A few weeks ago, one of my readers sent me a link to Steph Davis’ post “Love Dogs.” Ostensibly it’s the story of how Davis lost one companion animal and found another, but it’s so much more than that. It’s a moving reflection on the boundlessness of love.
Davis’ story begins with a description of the bond she formed with Fletch, the quiet and self-sufficient dog she’d adopted from the brother of a friend. Davis and Fletch were both uprooted when they met, and they found home in each other. “The life of a traveling climber can be lonely,” Davis writes. “But Fletch and I shared hundreds, probably thousands, of miles of highway and trail. We grew up together.”
When Fletch passed away from spinal arthritis, Davis was devastated. She feared she wouldn’t be able to open her heart to another dog again, and when she did adopt for the second time—a rambunctious stray named Cajun—she struggled to adjust to her new pup’s personality. Cajun was Fletch’s opposite: rambunctious, defiant, and unruly. Davis couldn’t help but compare her unfavorably to the independent and well-behaved companion she’d lost.
Over time, though, Davis’ heart opened up to her energetic new friend. “After two years,” she writes, “I had fallen completely in love with this leaping, prancing, exuberant creature, who could sprint like a cheetah and climb like a goat.” (Her post contains a photo of Cajun, caught mid-air in an olympian leap.) She realized that love doesn’t demand either/or choices:
Fletch was my sensei. Cajun was my wildchild. For the first time, I understood that I loved Cajun with all my heart and I also loved Fletch with all my heart, and love doesn’t have math. I realized that love is not “or,” love is “and.”
The post ends on a particularly poignant note, as Davis describes losing her (human) partner, Mario, and falling in love again some time later. Davis’ experience with Fletch and Cajun had primed her to trust in newfound love, even after a profound loss:
…when it happened I didn’t question it or second guess, though I’d been warned by many that I would. I didn’t struggle with fear or sadness or doubt, thoughts of how life ends and begins, of how to fit together the past and the future, because Fletcher and Cajun taught me something about love. Love is the one thing that has a beginning but not an end, that makes more space the more it grows. It’s the one thing that lasts forever.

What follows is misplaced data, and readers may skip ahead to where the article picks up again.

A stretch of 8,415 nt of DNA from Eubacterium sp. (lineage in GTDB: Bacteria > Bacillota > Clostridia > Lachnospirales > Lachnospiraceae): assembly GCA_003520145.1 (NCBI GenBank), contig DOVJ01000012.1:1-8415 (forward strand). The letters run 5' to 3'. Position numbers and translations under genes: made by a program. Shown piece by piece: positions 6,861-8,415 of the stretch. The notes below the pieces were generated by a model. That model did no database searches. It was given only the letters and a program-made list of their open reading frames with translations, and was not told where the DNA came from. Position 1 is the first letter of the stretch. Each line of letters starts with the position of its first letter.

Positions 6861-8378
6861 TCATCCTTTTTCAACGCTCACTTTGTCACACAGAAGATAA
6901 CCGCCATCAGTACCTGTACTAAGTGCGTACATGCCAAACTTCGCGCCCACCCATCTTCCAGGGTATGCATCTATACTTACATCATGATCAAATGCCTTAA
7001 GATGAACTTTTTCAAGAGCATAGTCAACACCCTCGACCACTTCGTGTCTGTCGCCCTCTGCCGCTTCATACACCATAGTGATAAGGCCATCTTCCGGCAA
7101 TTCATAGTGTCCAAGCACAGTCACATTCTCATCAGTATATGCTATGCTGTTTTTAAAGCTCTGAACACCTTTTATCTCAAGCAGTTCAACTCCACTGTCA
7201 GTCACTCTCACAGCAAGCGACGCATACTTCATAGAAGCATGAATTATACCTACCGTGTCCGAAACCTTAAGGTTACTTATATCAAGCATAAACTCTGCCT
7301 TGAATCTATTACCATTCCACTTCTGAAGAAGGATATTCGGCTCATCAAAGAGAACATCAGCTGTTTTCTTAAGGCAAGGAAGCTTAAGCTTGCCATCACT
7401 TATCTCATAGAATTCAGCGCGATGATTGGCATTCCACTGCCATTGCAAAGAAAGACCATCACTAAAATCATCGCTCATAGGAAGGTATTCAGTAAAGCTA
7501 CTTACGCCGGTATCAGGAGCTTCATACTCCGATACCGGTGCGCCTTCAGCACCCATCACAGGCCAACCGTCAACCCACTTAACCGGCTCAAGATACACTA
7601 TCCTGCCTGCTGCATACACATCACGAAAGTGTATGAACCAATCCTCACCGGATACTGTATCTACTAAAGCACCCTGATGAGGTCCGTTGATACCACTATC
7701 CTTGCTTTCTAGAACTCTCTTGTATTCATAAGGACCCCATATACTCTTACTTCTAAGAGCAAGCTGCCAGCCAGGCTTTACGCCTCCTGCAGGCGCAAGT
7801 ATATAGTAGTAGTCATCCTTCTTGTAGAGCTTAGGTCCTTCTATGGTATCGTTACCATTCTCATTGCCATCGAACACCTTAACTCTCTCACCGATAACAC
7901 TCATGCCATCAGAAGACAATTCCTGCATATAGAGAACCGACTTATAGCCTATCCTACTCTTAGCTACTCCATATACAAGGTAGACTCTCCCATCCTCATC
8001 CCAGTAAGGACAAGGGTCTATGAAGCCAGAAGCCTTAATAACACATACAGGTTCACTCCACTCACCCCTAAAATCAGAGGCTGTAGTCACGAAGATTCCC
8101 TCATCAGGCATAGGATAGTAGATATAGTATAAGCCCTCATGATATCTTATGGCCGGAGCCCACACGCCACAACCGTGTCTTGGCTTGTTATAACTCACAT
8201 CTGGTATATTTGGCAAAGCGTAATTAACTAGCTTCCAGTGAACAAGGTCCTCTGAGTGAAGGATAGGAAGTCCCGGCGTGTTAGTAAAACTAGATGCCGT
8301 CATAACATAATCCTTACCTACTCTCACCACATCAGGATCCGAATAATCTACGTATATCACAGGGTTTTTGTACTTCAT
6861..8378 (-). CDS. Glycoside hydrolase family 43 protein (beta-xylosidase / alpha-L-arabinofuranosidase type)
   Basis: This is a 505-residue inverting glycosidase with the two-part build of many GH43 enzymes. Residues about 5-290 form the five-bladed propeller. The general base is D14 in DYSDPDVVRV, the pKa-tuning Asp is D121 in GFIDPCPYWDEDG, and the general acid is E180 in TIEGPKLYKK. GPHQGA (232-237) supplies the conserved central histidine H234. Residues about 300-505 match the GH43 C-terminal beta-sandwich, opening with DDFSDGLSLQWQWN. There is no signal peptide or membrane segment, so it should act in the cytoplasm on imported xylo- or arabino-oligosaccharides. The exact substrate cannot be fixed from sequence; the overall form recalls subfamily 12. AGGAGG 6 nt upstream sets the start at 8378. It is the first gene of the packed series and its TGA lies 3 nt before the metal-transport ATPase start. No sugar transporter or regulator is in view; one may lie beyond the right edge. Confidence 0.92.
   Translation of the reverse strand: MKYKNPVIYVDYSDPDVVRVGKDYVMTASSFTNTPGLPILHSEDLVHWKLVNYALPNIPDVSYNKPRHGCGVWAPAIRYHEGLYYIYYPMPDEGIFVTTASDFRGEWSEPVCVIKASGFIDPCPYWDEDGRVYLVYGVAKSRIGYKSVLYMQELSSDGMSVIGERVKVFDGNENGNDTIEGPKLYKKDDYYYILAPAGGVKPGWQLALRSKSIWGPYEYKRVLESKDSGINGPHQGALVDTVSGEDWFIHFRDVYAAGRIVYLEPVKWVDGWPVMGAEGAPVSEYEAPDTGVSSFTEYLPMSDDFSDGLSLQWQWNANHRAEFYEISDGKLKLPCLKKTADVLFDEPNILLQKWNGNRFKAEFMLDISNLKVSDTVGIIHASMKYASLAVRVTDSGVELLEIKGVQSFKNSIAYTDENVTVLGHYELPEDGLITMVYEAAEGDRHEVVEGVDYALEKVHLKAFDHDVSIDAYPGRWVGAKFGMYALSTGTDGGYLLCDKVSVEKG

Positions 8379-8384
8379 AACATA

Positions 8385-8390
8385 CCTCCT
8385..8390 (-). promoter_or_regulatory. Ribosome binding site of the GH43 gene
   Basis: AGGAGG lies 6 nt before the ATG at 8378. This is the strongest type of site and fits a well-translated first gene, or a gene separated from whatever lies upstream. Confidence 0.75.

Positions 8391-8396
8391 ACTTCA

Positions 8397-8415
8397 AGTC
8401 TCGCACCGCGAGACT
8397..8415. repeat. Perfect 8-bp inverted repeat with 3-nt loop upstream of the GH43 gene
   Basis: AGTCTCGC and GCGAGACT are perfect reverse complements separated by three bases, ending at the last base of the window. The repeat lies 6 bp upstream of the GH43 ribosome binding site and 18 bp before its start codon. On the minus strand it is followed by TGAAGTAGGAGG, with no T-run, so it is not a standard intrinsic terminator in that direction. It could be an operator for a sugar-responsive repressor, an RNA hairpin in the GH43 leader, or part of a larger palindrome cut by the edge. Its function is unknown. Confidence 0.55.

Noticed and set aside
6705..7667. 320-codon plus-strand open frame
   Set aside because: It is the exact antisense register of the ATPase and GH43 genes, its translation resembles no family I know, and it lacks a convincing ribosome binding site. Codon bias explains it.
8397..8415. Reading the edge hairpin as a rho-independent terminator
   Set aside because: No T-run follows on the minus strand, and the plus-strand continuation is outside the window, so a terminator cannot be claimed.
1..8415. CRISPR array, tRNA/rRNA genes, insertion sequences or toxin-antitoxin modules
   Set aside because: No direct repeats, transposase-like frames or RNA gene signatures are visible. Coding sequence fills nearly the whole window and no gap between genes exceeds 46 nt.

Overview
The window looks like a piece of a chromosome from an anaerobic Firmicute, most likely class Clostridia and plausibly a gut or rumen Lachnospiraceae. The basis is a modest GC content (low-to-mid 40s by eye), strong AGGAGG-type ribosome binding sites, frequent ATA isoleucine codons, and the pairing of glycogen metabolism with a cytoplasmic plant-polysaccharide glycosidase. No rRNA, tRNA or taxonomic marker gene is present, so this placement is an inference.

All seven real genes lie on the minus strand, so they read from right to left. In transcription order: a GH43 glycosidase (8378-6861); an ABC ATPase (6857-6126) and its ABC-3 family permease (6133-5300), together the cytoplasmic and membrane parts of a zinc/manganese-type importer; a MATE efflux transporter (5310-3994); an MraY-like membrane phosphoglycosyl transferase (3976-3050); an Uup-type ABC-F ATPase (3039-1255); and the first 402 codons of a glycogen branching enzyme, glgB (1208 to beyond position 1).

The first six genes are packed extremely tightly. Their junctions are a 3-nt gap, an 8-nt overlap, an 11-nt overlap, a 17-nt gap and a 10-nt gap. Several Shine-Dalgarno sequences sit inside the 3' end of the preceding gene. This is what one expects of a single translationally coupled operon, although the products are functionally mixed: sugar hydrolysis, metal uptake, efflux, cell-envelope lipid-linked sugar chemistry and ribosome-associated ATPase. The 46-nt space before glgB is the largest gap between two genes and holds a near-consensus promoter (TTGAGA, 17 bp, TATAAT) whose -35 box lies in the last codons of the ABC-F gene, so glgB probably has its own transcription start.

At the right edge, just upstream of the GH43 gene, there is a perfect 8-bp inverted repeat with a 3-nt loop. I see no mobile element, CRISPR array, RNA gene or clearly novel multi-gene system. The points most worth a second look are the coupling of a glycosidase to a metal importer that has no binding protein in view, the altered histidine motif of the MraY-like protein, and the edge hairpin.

My reader said that the article had made her think of me and weekend reading posts, but she couldn’t have known how much the idea of love as a regenerative force would speak to me right now.
In the wake of a great loss it’s tempting to measure everything we encounter in terms of its similitude to the thing (or the individual) we’re mourning. Part of what makes loss so difficult, though, is the singularity of what’s gone—after all, if something were easily replaceable, we wouldn’t feel its absence so strongly. In my experience, healing often means opening ourselves up to the possibility that we won’t be able to revive what’s gone, but we can and will experience new attachments. What’s lost may be irreplaceable, but love is resilient.
Other reads that caught my eye this week include two powerful pieces of reporting on the healthcare system, a peek at the nature of compulsions and compulsive behavior, and a lyrical look at the heroic efforts of individuals who are on a mission to save the Oregon silverspot butterfly. I hope you’ll enjoy them. And first, some food.
I’m still on a comfort food kick, and I can’t think of a better way to satisfy the craving than these perfect vegan potato gnocchi. Valentina offers more than a recipe: her post will also tell you everything you need to know for homemade gnocchi success.